I’m a music junkie – I always have been.
And if there’s one record that I go back to again and again it’s The Clash’s 1979 double-LP “London Calling,” an ambitious and sprawling work that’s widely hailed as one of the best rock albums of all time.
Over its 19 tracks, the four-piece led by the late Joe Strummer nimbly leaps across styles, from reggae and rockabilly, to funk and soul, even sharing the experience of staring out the tour bus window to see the exhaust towers of Three Mile Island go hurtling past.
I never fail to find something new lurking within this music, which is about explicitly political as it gets, sometimes to the point of unease. At no point did I ever find myself wishing that Strummer or co-frontman Mick Jones would simply shut up and sing some inoffensive ditty about girls and cars.
Yet, based on the firestorm surrounding remarks by the late-night comedian Jimmy Kimmel last week, that now seems to be what we expect of our artists and public figures — whether they’re musicians or someone particularly skilled at throwing an oblong ball.
We’re paying for a service, to be entertained: Shut up and make with the entertainment and don’t say anything that might offend us or might run contrary to our political beliefs.
And it bears asking, at what point did our attitude about what we expect of our artists become so calcified and unyielding?
In case you missed it, Kimmel used his opening monologue on Monday night to tearfully recount how his son Billy, who was born with a congenital heart defect, underwent life-saving surgery that might not have been available to everyone just a few years ago.
Before 2014, he observed, “if you were born with congenital heart disease like my son was, there was a good chance you would never be able to get health insurance because you had a pre-existing condition.”
Kimmel, whose chosen profession has made him quite wealthy, sensibly suggested that “if your baby is going to die, and it doesn’t have to, it shouldn’t matter how much money you make. I think that’s something now, whether you’re a Republican or Democrat or something else, we all agree on that, right?”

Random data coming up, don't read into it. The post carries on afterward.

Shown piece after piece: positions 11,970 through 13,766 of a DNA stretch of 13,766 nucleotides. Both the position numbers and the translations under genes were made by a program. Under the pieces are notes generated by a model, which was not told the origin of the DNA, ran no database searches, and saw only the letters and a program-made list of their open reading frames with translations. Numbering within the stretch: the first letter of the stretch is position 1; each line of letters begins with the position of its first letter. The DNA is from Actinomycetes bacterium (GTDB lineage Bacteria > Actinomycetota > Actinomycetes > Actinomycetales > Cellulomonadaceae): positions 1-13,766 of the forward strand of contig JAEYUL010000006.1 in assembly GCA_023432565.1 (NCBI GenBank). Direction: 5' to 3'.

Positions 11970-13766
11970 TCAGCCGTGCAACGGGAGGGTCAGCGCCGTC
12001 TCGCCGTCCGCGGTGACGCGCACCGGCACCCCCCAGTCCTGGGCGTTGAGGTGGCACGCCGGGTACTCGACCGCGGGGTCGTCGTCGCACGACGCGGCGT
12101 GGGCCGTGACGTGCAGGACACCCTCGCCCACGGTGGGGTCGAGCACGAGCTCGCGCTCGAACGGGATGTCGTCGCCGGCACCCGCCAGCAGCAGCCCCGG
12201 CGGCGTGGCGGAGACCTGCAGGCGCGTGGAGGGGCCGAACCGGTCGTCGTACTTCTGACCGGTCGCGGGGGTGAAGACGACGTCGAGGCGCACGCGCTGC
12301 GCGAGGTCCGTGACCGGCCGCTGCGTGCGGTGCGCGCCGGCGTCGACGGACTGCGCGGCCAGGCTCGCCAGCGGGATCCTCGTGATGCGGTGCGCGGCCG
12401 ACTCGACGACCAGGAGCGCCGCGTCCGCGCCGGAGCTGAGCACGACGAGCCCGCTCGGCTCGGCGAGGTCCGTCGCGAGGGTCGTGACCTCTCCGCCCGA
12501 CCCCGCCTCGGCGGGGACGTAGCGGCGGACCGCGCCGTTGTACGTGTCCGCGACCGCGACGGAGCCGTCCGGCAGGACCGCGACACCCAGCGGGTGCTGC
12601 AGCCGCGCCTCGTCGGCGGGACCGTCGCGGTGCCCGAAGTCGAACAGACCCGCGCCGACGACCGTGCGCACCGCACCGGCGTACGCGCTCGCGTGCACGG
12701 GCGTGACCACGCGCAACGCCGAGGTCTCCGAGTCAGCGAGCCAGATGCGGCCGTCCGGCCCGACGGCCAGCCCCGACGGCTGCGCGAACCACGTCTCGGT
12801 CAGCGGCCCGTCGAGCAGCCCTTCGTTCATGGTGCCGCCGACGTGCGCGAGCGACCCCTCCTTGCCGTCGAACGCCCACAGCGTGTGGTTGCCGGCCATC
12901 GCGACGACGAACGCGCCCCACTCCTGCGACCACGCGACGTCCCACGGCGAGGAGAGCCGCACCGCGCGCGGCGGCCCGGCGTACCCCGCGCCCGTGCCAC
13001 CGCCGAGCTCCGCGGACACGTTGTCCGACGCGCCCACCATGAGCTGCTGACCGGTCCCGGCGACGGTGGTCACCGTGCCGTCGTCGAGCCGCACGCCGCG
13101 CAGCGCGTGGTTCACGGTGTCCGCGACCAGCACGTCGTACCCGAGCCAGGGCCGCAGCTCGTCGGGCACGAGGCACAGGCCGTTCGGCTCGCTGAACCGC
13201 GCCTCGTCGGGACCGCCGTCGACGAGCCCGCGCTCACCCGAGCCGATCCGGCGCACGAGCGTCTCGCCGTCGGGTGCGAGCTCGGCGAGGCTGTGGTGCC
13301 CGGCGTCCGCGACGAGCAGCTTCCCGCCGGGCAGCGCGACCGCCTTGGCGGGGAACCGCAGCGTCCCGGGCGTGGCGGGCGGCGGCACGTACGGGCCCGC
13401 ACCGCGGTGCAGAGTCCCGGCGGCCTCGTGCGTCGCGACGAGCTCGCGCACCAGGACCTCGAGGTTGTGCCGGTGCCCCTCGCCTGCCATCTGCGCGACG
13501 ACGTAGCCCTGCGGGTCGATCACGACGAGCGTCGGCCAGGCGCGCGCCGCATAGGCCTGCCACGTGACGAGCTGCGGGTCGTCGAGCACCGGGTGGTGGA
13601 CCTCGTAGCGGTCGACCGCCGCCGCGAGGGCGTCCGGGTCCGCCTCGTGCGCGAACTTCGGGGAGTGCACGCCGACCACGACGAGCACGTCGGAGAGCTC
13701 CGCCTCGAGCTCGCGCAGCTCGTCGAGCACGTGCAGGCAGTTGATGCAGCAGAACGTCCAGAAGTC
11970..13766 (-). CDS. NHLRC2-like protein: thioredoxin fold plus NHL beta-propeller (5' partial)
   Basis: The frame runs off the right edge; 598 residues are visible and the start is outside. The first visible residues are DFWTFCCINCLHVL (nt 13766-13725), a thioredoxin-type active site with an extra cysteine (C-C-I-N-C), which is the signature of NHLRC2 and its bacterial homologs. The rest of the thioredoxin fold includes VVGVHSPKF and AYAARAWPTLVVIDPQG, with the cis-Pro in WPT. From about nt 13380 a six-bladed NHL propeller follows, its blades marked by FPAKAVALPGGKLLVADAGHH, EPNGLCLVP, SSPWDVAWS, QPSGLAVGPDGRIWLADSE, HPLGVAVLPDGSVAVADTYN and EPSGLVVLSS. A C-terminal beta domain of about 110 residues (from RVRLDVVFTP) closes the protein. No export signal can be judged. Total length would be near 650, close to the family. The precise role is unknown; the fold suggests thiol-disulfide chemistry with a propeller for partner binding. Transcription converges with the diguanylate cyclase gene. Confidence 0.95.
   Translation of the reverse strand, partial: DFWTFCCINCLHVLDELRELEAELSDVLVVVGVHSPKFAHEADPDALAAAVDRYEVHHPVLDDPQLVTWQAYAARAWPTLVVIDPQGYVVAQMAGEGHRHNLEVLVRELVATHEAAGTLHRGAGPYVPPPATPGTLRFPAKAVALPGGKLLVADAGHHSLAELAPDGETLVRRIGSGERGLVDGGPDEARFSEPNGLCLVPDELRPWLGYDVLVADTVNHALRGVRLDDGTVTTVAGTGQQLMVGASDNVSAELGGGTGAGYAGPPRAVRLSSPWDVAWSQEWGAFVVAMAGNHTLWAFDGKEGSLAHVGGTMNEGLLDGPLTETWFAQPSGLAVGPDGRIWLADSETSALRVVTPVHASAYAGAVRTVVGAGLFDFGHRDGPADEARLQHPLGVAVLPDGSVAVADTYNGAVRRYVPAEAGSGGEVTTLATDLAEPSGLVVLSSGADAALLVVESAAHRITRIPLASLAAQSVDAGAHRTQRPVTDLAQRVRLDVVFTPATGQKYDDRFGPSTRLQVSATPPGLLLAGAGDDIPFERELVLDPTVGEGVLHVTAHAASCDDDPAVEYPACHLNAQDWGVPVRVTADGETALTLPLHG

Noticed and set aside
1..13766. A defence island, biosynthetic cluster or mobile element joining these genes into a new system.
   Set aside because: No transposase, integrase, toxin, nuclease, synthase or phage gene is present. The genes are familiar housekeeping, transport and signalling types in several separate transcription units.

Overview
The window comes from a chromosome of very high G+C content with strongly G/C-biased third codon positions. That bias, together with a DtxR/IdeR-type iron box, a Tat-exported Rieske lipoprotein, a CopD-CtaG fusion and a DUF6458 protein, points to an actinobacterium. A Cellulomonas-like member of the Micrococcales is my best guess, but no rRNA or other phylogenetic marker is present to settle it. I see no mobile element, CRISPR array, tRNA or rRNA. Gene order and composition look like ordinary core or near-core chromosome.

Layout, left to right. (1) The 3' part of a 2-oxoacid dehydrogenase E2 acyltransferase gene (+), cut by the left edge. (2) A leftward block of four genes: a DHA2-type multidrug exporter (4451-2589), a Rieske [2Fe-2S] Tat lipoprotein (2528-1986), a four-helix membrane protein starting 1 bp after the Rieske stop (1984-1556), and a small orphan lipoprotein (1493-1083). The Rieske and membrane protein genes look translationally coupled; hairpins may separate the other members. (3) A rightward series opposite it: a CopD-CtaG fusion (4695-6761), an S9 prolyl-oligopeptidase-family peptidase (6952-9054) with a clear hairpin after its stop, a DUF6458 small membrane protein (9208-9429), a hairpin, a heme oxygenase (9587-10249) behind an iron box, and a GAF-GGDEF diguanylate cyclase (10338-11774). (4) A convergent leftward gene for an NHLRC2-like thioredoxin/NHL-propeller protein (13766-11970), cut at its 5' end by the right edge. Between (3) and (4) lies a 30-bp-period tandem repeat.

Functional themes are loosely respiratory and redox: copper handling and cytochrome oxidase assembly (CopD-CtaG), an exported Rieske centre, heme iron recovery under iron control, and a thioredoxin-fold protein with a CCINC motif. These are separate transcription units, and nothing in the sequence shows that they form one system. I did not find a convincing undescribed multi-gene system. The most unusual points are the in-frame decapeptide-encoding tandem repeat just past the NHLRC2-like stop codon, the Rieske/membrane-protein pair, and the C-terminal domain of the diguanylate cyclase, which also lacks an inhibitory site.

Kimmel framed his appeal as a bipartisan one in advance of a U.S. House vote Thursday aimed at repealing the Affordable Care Act.
Even so, conservatives pounced, scourging him for injecting politics into the sensitive matter of his child’s health.
“Sorry Jimmy Kimmel,” former U.S. Rep. Joe Walsh of Illinois wrote on Twitter. “Your sad story doesn’t obligate me or anybody else to pay for somebody else’s health care.”
Washington Times columnist Charles Hurt, in column bearing the sensitive headline “Shut up, Jimmy Kimmel, you elitist creep,” thoughtfully chimed in:
“After his slobbering wet kiss to federal bureaucracy, Mr. Kimmel then went squealing on about Obamacare and how insurance companies, the government and your neighbors should all be forced to pay for everybody else’s health care,” Hurt wrote.
What Hurt and other critics missed is that sometimes it takes a comedian, or an artist, to speak truth to power and to more fully focus our woefully short national attention span on the issues of the day.
Because here’s the thing: Good art often makes us uncomfortable. It should make us stop and think.
The work that endures is the work that provokes a strong reaction, whether that’s a record by The Clash, a great book, a provocative painting, or even a monologue by a late-night comedian.
When we stop thinking. When we stop being outraged. When we stop demanding answers, that’s when despots take over. Artists and critics, after all, are often among the first voices silenced by those regimes.
We’re not there – yet – in America. But when there’s a White House that works actively to delegitimize even the slightest criticism by branding it “fake news” or muses aloud about tinkering with libel laws, a healthy dose of vigilance is called for.
In every era of uncertainty, of unrest, artists have given voice to our insecurities, our fears, whether it was Woody Guthrie in the 1940s;Lenny Bruce and Bob Dylan in the 1960s, Bruce Springsteen in the 1980s or Rage Against the Machine in the 1990s.
The Clash’s best work was forged in the upheaval of Margaret Thatcher’s Britain. And there’s a case to be made that we’re at a similar point in our history, as the gap between haves and have-nots widens and the political chasm separating red and blue America grows ever deeper.
We need more people speaking up – not fewer.
So to those who would suggest that Kimmel shut up and tell jokes, I’d offer this:
Make us uncomfortable, Mr. Kimmel. Make us stop and think.